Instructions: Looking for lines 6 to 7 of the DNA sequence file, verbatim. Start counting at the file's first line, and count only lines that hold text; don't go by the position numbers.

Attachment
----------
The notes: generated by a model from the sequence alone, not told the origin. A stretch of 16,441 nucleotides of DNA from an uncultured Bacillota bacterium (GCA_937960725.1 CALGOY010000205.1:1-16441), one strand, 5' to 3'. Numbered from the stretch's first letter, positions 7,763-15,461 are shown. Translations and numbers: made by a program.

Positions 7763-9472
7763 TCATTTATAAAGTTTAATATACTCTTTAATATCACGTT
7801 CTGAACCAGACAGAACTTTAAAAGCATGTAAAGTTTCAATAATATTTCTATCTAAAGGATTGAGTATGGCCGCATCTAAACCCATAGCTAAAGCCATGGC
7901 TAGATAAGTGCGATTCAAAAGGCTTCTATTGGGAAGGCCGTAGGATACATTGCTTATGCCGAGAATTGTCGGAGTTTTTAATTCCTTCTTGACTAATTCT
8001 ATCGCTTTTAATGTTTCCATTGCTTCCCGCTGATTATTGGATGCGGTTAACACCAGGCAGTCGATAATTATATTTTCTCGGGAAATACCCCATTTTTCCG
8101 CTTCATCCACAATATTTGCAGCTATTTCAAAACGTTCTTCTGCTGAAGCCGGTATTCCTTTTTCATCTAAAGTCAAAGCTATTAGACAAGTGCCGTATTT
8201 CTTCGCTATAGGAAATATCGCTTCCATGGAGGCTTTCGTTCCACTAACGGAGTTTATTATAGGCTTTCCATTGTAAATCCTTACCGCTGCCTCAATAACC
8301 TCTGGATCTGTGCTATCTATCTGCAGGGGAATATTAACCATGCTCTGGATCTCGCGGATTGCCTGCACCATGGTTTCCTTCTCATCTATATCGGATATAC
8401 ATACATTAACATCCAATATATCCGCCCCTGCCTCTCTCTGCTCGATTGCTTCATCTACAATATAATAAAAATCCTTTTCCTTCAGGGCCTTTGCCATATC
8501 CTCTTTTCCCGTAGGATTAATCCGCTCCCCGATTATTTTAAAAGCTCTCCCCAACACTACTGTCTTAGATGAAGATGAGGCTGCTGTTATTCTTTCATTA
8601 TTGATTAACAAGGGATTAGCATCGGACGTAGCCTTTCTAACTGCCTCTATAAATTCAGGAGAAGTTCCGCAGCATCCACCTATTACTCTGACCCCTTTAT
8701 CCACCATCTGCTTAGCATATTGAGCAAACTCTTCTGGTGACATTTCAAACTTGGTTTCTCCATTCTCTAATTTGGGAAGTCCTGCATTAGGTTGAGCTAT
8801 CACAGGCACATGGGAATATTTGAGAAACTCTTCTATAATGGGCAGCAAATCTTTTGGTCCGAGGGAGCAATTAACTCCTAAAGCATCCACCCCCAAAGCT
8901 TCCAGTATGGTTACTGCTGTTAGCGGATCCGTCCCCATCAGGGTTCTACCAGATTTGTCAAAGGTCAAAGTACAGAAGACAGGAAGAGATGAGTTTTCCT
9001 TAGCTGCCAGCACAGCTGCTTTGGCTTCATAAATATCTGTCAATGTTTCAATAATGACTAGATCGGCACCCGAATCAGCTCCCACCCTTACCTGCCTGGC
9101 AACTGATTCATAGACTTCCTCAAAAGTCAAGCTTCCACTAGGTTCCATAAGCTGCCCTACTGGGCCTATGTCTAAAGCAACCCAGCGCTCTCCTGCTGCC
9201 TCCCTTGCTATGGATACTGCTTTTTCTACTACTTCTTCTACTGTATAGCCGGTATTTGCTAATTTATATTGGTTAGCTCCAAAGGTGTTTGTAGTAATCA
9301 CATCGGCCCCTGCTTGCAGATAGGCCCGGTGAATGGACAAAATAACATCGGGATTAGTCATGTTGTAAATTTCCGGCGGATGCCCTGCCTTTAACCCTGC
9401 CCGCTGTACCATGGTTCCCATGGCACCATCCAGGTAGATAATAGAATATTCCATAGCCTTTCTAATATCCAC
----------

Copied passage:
8001 ATCGCTTTTAATGTTTCCATTGCTTCCCGCTGATTATTGGATGCGGTTAACACCAGGCAGTCGATAATTATATTTTCTCGGGAAATACCCCATTTTTCCG
8101 CTTCATCCACAATATTTGCAGCTATTTCAAAACGTTCTTCTGCTGAAGCCGGTATTCCTTTTTCATCTAAAGTCAAAGCTATTAGACAAGTGCCGTATTT